While promoting Alice, Sheen took time out to chat with ADD about his recent work, his multifaceted career and a rising young star named Robert Pattinson. Our discussion about Tinkerbell and Alice will surface in another outlet at a future date.
You recently played Tony Blair for a third time. You’re like Martin Sheen playing the President of the United States.
I guess so, yeah. We always talked about it as being the three films. The very first one was for British TV called The Deal, and then of course we did The Queen. The third one is The Special Relationship. It was always going to be three stories that Blair was involved in. They’re all written by the same man [Peter Morgan], which is why I’ve done them. I’m not a Blair-For-Hire. I’ve only played the same character three times because it’s the same team behind it, but I think this is the end of it now.
It’s about Blair and America, about Blair’s relationship to and with America, and focusing on Blair and Clinton.
Did it become a challenge to go back to that role and try to get something fresh?
There was never any danger of not being able to get anything new. The Deal ended when Blair became leader of the Labour Party. The Queen followed on with when he became Prime Minister and a very early week in his Prime Ministership. And now this one goes before The Deal and way beyond The Queen, so there’s a lot more scope here. It’s a different kind of journey for Blair in this one, so there’s always something new because it’s different period of his life and a different focus. Each time I come back to the character, hopefully I’ve added in a bit more and there’s a bit more depth, color and texture.
You have done many serious dramatic films as well as some epic genre movies. Do you like that one minute you can play a member of the Volturi and the next minute you’re portraying a famous talk show host?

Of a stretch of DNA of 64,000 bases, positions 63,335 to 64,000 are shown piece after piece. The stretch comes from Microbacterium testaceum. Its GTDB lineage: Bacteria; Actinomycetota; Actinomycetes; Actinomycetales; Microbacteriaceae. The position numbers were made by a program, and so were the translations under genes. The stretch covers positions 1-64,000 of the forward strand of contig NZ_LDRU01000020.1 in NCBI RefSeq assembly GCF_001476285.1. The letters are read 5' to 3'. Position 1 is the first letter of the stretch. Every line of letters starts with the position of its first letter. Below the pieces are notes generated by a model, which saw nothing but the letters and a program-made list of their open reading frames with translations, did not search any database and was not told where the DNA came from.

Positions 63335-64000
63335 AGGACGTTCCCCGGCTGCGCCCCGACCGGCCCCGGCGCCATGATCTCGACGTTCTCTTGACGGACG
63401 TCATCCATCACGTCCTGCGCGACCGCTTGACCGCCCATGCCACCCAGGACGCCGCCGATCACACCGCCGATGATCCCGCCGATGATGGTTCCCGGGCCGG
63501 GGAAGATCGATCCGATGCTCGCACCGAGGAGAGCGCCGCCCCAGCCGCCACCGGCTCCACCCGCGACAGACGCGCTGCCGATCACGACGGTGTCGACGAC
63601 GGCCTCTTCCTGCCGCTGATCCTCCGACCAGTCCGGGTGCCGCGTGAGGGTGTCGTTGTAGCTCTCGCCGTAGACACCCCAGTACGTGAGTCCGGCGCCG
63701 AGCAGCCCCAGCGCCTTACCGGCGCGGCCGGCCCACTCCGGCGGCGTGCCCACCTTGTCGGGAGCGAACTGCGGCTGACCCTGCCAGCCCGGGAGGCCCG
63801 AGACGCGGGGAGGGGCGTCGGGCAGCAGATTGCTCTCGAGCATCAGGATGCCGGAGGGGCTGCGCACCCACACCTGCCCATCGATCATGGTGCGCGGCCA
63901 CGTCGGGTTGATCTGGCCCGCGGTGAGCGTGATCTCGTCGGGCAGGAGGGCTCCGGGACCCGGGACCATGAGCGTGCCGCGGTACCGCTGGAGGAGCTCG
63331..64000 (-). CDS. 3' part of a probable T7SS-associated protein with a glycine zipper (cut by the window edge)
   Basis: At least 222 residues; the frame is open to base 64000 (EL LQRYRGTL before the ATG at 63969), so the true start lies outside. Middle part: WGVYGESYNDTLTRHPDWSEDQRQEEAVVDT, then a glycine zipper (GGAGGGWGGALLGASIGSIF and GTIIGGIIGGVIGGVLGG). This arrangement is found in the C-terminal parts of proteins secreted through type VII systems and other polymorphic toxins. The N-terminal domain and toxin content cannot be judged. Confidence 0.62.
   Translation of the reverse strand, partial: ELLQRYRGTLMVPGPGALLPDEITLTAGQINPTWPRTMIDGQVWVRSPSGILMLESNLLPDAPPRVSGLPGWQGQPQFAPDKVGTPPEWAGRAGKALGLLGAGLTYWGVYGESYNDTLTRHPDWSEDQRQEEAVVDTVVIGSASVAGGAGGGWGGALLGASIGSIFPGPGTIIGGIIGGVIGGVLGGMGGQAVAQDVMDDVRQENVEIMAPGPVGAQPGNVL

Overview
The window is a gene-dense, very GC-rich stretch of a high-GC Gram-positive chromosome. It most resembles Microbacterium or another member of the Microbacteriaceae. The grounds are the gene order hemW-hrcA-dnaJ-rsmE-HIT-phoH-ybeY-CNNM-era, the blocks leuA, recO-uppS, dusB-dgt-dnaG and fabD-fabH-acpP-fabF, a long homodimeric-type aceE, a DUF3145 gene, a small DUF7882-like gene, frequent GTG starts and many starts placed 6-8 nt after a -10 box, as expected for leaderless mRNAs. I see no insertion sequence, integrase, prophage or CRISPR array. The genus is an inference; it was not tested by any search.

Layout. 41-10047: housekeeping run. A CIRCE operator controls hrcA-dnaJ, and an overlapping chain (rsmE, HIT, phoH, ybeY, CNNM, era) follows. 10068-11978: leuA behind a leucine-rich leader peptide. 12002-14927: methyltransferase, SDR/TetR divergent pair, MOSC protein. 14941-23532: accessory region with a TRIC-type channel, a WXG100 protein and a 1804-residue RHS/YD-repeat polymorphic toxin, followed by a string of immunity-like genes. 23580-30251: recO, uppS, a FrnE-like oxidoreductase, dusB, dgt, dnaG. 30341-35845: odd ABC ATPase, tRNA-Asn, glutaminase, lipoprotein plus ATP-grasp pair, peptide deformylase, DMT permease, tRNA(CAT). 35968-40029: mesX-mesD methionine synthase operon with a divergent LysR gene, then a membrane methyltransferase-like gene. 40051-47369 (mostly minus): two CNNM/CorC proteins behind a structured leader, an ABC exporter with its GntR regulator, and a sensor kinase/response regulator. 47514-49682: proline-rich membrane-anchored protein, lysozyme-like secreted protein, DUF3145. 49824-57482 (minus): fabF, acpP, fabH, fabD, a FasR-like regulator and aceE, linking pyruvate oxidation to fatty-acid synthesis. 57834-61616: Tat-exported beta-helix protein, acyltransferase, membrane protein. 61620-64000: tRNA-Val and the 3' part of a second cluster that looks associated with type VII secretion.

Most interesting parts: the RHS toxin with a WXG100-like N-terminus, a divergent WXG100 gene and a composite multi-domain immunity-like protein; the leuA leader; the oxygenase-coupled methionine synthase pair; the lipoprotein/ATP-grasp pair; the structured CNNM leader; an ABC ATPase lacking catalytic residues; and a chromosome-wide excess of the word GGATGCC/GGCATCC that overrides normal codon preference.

That’s what I love about this job. It’s why I got into it, I suppose. I have very wide-ranging tastes myself, and so the variety of parts is what keeps it interesting for me.
As Lucian in the Underworld movies, you get to channel your inner badass.
Then you have someone like soccer coach Brian Clough in The Damned United. I got the impression that if they wanted to, his players could have kicked his ass, but he held sway over them. It was interesting how you handled his intimidating personality.
I thought he was incredibly intimidating, Brian Clough. He just dominated people in teams. Anyone who actually met him, whom I talked to or read about, they all talked about he could be a very frightening man, certainly an intimidating presence. He had such self-belief. When someone comes into a room with you and appears to have that much self-belief, it can be a very overwhelming experience, apart from the fact that he had an intimidating wit about him. He had an incredibly sharp mind and a brilliant turn of phrase. I did a lot of research into cult leaders, because the more I found out about the way Clough worked with teams, it seemed the more he had in common with cults. You can see someone who can dominate people that way and play mind games. You never knew what he was going to do — whether he would kiss you, hit you or shout at you — so he ruled with a combination of inspiration, respect and fear.
“I’m not a Blair-For-Hire.”
The Twilight Saga: Eclipse is upon us. You have worked with Robert Pattinson in New Moon. What is he like, and do you see him being able to break free of the role of Edward?
I’m sure he’s not going to have any trouble himself personally, it’s whether the audience will accept him as something else. We’ll see. He certainly has the desire to stretch herself as an actor and try different things. He has a [different] film out at the moment, doesn’t he?
Yes, Remember Me, which is really good.
So I hear. I don’t think he’ll have any trouble. He’ll probably always be Edward Cullen for a whole generation, but I’m sure he won’t have any trouble doing that. And he’s lovely. He’s a very nice English lad who seems to have both feet on the ground. He’s very humble, very pleasant and hard-working. He takes what he does very seriously. I think he’s going to do very well, that young lad.
It seems like you’re doing very well.
I’m enjoying everything at the moment. I feel very fortunate that I get to work at all of these incredibly exciting projects — all kinds of things, from low budget, independent stuff to big studio tentpole movies.
You were great in Frost/Nixon on Broadway. Are you going to be coming back to Broadway anytime soon?
I hope so. That would be great. I haven’t got any plans yet, but I try to do a play every couple of years at least. It’s always an exciting prospect, the idea that something might go to Broadway. There is such glamour and excitement about it, so I hope so. If and when I do come back, that will be my third time on Broadway, so it’ll have to be a special one, I think.